There is a disconnect between the education policy debates and what is really happening in public schools. In Wednesday’s NY Times, Miriam Jordan captured that reality. Jordon’s story describes public school educators’ work across the country to serve the needs of children whose schooling has been delayed and interrupted by the journeys they and their families have undertaken.
While legislators have been haggling over the state budgets that generally underfund our public schools, and while our U.S. Secretary of Education and her fellow advocates promote various kinds of school vouchers and privately operated charter schools, Jordan describes the hard work of school district professionals trying to serve the needs of immigrant students who may worry about threatened ICE raids, who may have survived harrowing border crossings, or who may have endured long stays in the detention centers where children are being warehoused.
The 1982, U.S. Supreme Court decision in Plyler v. Doe protects the right of every child living in the United States to a free and accessible public education. Jordan writes: “Under a 1982 Supreme Court decision, all children, regardless of immigration status, are entitled to a K through 12 education. With hundreds of thousands of new parents and children crossing the border in recent months, districts across the country are having to transfer teachers to affected schools, expand bilingual training for staff and prepare for students who may be traumatized.”
Most of us are satisfied not to think too much about what happens to immigrant children at school. Maybe we just assume that public schools will somehow take care of the needs of these children; many of us are willing to criticize schools when the children fail to learn English or catch up with their studies in a mere matter of months. Few of us try to imagine the challenges for the school district professionals attempting to ensure the availability of appropriate services. Neither do we imagine the efforts of school principals and teachers trying to make their institutions welcoming for students who bring enormous needs and challenges.
In Jordan’s story we read about far flung school districts trying to adjust their curricula and teaching staffs. In Jefferson Parish, Louisiana, “The school district of 50,000 people enrolled 1,000 new Central American students last year, prompting a hiring spree of bilingual teachers and front office staff, and in the fall the district will roll out 15 dual-language schools and ‘newcomer centers’ to cater to Spanish speakers. Nearly half of the books at the library in the Munger Mountain Elementary school in Jackson, Wyo., are in Spanish, where the immigrant population has ballooned in recent years. The school has recently begun offering all instruction in both English and Spanish. Scott Eastman, the principal, said that students do not just arrive with learning deficiencies. One child had been separated from his family, and was so traumatized he didn’t speak for weeks. ‘He constantly cried, worrying that his grandmother was going to be killed back in El Salvador and that he would never see his parents again.’ Mr. Eastman said.”
Jordan’s focus, however, is Palm Beach County, Florida: “Last year, the Palm Beach County school district enrolled 4,555 Guatemalan students in K through 12, nearly 50 percent more than two years earlier. Many of the students come from the country’s remote highlands and speak neither Spanish nor English. The number of elementary school students in K through 5 more than doubled to 2,119 in that same period.”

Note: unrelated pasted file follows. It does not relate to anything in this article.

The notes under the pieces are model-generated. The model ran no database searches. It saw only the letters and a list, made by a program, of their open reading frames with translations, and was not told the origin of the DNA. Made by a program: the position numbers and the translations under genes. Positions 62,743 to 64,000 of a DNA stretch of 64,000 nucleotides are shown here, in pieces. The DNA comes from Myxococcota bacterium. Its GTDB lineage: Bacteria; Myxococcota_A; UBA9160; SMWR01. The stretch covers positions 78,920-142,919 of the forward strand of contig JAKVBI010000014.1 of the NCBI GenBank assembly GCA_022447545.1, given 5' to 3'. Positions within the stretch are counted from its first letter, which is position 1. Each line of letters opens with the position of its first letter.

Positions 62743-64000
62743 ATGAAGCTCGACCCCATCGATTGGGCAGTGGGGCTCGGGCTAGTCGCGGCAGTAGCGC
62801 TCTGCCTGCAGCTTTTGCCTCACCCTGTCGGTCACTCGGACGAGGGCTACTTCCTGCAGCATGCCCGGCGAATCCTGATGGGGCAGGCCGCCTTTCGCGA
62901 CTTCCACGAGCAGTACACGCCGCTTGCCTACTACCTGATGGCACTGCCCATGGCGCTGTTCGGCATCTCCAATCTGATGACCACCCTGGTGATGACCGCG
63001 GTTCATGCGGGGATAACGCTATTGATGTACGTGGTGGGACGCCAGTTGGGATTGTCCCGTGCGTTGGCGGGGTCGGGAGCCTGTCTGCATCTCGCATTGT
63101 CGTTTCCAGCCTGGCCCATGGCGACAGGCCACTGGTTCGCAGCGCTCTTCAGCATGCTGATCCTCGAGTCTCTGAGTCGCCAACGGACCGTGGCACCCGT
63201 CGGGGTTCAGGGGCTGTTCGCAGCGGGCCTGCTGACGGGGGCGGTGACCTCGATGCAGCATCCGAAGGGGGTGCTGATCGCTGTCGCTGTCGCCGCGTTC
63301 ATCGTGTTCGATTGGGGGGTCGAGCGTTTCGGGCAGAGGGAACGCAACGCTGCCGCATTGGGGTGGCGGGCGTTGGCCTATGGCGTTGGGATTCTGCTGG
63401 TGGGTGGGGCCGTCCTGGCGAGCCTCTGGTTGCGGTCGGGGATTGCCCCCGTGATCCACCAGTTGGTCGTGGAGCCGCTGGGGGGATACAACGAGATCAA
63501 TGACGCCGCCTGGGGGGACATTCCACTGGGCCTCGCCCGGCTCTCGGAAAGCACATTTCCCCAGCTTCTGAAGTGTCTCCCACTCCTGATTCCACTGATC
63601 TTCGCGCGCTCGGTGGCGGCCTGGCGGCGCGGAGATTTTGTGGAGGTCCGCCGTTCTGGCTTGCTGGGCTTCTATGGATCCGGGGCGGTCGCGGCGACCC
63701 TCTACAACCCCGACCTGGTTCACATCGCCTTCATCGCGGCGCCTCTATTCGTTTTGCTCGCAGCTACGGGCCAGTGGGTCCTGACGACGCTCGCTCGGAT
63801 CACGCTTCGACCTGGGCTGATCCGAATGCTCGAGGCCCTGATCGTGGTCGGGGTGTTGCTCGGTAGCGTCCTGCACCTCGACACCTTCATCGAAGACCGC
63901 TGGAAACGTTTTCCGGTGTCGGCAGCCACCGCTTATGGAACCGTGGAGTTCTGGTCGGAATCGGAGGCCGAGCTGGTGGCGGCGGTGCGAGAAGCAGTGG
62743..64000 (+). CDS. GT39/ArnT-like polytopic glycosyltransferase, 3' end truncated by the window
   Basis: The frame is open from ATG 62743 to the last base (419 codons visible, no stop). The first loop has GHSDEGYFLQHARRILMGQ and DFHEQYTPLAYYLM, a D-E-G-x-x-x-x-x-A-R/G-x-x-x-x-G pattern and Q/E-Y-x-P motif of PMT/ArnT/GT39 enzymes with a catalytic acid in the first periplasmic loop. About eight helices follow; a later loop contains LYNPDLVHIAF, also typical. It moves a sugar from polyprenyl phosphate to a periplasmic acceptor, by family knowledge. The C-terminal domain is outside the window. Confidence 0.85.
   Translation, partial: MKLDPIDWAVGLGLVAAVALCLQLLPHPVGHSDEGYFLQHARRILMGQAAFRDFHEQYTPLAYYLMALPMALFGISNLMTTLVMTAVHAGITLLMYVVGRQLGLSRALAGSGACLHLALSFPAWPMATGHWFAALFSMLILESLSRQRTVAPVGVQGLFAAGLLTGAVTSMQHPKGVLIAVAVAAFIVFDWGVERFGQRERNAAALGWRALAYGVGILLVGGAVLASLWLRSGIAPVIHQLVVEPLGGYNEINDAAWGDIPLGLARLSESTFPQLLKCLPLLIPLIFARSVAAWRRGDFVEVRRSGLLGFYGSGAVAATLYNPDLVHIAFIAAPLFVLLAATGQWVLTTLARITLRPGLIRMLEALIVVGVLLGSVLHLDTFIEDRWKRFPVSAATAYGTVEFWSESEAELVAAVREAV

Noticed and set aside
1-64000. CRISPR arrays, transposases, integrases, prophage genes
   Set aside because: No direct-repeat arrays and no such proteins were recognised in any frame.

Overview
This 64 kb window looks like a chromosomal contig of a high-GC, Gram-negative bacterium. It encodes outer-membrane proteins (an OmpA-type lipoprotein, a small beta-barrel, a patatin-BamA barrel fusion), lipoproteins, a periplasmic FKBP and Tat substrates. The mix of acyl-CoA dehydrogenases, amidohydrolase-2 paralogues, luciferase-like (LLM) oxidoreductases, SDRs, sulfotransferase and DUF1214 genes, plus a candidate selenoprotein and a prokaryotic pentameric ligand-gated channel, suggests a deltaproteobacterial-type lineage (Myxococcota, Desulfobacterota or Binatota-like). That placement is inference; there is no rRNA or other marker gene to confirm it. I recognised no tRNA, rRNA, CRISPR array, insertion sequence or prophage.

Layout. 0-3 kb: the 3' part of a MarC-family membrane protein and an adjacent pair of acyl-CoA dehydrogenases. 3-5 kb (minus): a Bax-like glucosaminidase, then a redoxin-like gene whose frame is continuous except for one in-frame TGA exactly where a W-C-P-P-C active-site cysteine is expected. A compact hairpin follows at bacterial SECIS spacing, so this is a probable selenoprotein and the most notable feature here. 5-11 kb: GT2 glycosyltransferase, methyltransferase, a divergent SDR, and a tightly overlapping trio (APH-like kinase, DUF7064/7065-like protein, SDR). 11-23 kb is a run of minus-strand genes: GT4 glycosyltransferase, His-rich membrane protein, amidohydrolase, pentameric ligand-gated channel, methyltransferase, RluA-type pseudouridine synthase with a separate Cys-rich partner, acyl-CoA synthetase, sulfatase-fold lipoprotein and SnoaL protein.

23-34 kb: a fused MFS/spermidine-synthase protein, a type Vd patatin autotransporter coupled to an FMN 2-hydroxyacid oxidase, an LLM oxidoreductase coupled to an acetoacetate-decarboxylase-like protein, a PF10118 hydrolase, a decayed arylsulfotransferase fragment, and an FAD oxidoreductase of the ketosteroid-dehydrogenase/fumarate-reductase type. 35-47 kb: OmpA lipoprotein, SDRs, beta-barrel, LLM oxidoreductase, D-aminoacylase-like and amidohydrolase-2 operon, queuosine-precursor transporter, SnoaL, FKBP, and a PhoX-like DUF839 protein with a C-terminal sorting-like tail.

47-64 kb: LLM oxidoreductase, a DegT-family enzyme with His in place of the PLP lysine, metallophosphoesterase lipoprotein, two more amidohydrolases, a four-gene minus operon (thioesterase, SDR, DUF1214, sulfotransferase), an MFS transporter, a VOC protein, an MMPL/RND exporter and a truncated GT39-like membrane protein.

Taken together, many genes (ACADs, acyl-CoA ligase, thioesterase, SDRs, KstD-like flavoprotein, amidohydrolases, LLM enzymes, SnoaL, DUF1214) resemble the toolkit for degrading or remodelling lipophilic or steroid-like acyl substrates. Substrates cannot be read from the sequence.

In Lake Worth, one Palm Beach County school community, we follow the work of an elementary school principal: “Ana Arce-Gonzalez, the principal at South Grade Elementary School in the heart of Lake Worth’s immigrant enclave, said that in 25 years as an educator she had never experienced anything like it. The school saw its enrollment rise from 820 at the beginning of the last school year to 910 in the spring, pushing it over capacity… A Cuban-American who is entering her third year at the school, Ms. Arce-Gonzalez said she has wrestled with ways to connect with families, and began making home visits. ‘It takes a lot of hand-holding.'”
Here are some of the challenges Ms. Arce-Gonzalez describes: “There are children like 8-year-old Sherly Perez, who crossed the border with her father and lives in a room in her aunt’s house. One child lives with 10 other people in a house with just one bathroom. Some fourth and fifth graders have become suicidal and depressed…. A quarter of the children last year who enrolled at the school in third grade, the grade during which the state tests student progress in reading and math, were newcomers. Only 11 percent of kindergartners were assessed as ‘kindergarten-ready’ when they started school… This summer, South Grade has an intensive pre-K section and supplemental kindergarten, first-and second-grade classes funded by a combination of district and nonprofit money. In the fall, the school will offer four dual-language kindergarten classes.”
This is a story of public school educators striving to realize one of our traditional ideals— that as a society we share the responsibility for making opportunity accessible for every child, whatever the child’s race, ethnicity, nationality, gender, or sexual orientation. It is a generous vision. Despite the cruelty of today’s American’s political leadership—holding children in unsanitary, unsafe and inhumane conditions in border detention centers—it is heartening to read about educators figuring out ways to ensure an education for children who so desperately need a welcome.
Jordon’s report is also a story of the strength of public institutions. We learn about every day public officials—school administrators and teachers—fulfilling their obligation to uphold our nation’s legal promise to protect—for every child living in our country—the right to an education.